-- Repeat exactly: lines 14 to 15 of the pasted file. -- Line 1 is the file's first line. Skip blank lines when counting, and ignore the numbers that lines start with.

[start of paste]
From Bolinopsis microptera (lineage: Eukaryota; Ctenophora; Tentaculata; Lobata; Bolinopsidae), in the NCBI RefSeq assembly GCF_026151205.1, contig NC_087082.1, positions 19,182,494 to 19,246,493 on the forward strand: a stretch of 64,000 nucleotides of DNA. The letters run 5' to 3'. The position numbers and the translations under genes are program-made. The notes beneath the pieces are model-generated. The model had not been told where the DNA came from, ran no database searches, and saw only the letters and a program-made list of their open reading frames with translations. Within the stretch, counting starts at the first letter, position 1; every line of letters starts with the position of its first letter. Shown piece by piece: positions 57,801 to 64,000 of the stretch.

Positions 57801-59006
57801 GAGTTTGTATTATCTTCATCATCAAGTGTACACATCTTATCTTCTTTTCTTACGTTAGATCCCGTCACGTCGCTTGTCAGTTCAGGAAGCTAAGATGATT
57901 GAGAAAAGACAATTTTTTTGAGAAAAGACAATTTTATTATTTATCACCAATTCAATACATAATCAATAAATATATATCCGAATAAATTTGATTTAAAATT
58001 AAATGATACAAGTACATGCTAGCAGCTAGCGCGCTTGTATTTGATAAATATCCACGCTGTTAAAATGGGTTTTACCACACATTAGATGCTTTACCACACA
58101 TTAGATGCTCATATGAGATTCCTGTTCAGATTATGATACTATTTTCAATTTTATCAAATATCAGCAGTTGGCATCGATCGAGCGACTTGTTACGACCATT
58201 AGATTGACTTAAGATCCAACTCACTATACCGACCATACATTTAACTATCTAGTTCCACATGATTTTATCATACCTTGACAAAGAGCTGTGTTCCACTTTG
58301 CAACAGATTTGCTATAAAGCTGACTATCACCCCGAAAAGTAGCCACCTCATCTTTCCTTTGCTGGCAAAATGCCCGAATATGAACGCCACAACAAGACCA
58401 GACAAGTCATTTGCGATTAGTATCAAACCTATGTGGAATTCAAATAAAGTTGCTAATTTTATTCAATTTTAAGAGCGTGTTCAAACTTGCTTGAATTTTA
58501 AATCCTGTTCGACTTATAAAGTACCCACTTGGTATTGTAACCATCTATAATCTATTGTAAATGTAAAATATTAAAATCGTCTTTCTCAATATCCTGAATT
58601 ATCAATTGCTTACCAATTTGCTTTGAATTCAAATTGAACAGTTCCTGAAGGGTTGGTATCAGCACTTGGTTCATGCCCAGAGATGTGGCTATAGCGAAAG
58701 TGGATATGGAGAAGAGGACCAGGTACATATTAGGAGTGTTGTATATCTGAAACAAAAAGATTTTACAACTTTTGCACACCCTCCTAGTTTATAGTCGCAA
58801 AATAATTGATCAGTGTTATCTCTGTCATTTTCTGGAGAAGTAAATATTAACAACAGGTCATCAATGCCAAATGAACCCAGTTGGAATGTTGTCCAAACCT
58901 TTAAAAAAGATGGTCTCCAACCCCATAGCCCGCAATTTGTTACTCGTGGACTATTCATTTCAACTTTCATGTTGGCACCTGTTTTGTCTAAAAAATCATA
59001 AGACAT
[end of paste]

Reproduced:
58901 TTAAAAAAGATGGTCTCCAACCCCATAGCCCGCAATTTGTTACTCGTGGACTATTCATTTCAACTTTCATGTTGGCACCTGTTTTGTCTAAAAAATCATA
59001 AGACAT